Virginia Tech has just received the largest philanthropic gift in its history, a $15.2 million anonymous donation for… a 17,000-square-foot enhanced dining hall for student athletes. The state-of-the-art “performance center” will serve as a dining room for athletes in the university’s 22 sports programs, reports the Roanoke Times.
“This is a big step in our journey to being the best in the ACC,” said Virginia Tech athletic director Whit Babcock at a news conference yesterday. “What we aspire to is to be a leader across the board, and we will get there in our conference.”
About half the ACC schools have a sports nutrition program, and Virginia Tech is one of them. With five dedicated dieticians, the university has the largest staff in the league. The Hokies spend $2.5 million to $3 million per year to feed their athletes.
Tech athletic officials see a strong emphasis on nutrition as one of the best way to improve athletic performance. “We’ve seen more gains through not doing anything different in the weight room but feeding our kids on a more consistent basis,” said football coach Justin Fuente. “It you just give them money, they’re not going to buy food. And if they do, it’s not going to be good food.”
By making the athletic dining hall a reality, the gift clears the way to the athletic department’s future goals of expanding the strength and conditioning area in the football building, renovating Cassell Coliseum, making improvements to Lane Stadium, and addressing funding for scholarships.
Bacon’s bottom line: People should be free to spend their money how they please, and if someone wants to give $15.2 million to create a state-of-the-art dining room and sports nutritional program, well, that’s their right. But I really do question the donor’s priorities. College affordability and access have reached such a crisis stage that some Virginia Tech students are skipping meals and resorting to food banks.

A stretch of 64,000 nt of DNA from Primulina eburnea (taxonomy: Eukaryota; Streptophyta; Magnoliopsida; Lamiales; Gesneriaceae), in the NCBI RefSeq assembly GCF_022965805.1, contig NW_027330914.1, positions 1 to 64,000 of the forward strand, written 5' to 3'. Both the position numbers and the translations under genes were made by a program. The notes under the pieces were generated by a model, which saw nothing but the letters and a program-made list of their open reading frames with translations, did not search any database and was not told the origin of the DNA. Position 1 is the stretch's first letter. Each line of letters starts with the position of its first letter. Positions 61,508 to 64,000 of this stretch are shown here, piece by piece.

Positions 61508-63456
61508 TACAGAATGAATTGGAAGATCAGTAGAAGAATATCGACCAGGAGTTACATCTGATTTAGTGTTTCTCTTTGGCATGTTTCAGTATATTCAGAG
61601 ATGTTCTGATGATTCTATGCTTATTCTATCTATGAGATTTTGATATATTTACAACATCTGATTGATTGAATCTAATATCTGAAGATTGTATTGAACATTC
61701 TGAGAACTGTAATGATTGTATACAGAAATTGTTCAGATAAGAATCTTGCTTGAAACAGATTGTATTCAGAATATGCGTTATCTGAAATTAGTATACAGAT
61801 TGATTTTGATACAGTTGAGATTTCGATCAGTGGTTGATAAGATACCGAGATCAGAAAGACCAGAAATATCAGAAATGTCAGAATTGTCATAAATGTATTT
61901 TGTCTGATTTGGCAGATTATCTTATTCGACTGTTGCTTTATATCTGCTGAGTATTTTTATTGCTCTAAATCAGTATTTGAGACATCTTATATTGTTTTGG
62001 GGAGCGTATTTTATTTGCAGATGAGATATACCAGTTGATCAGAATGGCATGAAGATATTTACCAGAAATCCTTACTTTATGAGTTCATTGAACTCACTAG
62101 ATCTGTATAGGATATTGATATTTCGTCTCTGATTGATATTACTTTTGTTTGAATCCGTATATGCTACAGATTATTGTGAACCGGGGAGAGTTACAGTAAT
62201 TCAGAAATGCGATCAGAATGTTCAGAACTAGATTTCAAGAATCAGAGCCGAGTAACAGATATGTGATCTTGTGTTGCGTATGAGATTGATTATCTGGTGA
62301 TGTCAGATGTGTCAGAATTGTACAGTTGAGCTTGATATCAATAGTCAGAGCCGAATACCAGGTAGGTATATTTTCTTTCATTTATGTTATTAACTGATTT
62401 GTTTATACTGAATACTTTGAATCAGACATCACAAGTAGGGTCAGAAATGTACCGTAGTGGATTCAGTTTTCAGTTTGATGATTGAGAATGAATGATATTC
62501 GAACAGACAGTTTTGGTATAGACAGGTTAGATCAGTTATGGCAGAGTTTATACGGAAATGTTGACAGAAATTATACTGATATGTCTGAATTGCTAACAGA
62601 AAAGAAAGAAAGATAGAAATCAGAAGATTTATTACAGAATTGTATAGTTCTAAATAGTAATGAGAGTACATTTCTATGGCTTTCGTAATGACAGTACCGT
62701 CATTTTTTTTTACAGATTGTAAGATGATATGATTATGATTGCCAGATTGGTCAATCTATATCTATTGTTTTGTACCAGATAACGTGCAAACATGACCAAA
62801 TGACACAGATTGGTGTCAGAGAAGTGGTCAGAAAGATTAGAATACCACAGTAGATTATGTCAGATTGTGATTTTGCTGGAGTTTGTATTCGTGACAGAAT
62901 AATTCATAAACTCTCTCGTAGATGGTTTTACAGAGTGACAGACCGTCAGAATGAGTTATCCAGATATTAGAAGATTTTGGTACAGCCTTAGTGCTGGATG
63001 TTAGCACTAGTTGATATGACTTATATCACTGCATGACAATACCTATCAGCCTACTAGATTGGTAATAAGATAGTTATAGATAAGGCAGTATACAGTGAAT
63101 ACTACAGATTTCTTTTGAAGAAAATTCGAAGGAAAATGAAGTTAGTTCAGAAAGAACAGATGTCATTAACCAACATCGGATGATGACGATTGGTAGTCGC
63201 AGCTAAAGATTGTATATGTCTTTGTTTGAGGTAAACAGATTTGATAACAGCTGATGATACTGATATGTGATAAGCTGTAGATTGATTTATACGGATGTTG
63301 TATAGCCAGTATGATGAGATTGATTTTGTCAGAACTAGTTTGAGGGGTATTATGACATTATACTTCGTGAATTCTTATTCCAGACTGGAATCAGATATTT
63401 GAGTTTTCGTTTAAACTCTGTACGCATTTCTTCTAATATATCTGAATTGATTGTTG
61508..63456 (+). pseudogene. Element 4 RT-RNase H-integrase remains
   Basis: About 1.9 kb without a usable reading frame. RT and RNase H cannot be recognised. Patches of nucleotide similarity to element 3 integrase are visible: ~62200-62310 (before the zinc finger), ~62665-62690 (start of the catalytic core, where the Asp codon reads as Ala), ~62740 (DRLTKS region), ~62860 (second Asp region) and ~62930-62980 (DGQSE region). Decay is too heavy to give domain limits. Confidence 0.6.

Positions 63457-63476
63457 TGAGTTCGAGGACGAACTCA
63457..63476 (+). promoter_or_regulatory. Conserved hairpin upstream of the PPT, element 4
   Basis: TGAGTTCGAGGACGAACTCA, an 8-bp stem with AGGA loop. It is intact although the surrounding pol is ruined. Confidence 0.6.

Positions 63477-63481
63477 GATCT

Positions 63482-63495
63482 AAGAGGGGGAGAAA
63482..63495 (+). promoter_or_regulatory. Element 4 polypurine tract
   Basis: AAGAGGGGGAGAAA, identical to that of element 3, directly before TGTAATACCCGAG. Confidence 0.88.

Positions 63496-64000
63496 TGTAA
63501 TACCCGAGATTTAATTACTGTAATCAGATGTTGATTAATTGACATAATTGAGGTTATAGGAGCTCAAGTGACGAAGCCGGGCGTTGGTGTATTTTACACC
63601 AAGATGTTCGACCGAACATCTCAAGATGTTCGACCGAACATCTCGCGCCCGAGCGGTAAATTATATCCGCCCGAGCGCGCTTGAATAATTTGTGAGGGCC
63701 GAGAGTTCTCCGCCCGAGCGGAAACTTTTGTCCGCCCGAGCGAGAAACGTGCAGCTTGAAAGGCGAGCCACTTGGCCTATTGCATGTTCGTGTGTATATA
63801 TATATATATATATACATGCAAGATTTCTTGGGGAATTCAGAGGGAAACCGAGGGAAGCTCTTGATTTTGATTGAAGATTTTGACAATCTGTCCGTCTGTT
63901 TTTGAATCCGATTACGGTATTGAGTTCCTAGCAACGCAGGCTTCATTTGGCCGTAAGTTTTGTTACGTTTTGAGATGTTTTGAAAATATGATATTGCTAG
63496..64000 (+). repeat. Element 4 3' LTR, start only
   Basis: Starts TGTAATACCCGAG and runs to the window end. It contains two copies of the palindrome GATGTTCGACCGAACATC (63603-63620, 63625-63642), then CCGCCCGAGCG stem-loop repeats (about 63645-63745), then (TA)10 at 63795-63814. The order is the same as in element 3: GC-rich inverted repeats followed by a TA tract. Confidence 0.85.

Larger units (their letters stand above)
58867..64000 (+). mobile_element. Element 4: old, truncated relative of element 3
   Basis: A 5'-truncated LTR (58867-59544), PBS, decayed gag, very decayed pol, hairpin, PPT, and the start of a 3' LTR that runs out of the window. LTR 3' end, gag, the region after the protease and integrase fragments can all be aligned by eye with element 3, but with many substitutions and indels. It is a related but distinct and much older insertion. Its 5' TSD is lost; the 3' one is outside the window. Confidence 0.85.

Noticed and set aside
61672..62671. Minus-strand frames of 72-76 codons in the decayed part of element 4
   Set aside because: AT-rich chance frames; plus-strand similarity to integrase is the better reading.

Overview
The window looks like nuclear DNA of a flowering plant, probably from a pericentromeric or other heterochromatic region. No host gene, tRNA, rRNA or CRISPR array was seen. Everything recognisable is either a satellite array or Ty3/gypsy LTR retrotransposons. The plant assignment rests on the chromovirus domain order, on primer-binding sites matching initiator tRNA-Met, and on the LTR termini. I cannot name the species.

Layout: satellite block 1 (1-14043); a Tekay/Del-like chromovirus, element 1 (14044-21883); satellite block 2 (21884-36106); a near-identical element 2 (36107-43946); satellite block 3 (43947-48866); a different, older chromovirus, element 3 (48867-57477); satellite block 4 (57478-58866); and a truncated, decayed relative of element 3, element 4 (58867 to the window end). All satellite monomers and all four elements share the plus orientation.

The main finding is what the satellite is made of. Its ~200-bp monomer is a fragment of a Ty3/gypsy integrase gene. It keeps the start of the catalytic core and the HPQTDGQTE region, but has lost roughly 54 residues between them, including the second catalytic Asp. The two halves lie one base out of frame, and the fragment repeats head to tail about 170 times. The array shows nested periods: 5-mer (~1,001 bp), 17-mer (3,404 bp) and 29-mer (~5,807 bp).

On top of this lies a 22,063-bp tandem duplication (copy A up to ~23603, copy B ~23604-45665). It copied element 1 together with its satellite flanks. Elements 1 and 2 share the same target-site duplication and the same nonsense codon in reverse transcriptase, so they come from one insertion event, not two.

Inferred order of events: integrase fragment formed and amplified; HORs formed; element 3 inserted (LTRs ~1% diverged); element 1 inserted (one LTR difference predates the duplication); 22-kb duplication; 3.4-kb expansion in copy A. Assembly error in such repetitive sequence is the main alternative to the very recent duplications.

When the term “starving students” is to be taken literally, here are questions that local media should be asking: What will it cost to maintain and operate the dining hall, and who is paying? To their credit, the anonymous donors established an endowment that will provide additional funding for upkeep in future years — a generous gesture and wise precaution. Here’s what we don’t know: Will that endowment cover the entire cost or just a portion?
By the way, who pays for those five dieticians — Virginia Tech’s athletic department? If so, where does the athletic department’s funding come from? TV revenues and ticket sales? Tuition revenue? State support for Virginia Tech?
Virginia Tech has a three-tiered nutritional regime: one tier for student athletes, another tier for those who can afford the Hokies’ renowned dining facilities, and a third tier for those who have recourse to food banks. If I were a betting man, I’d guess that the creation of the top tier is funded entirely through donations and athletic department revenues. But I don’t know that for a fact. The public has a right to know, and the media have a responsibility to find out.There are currently no comments highlighted.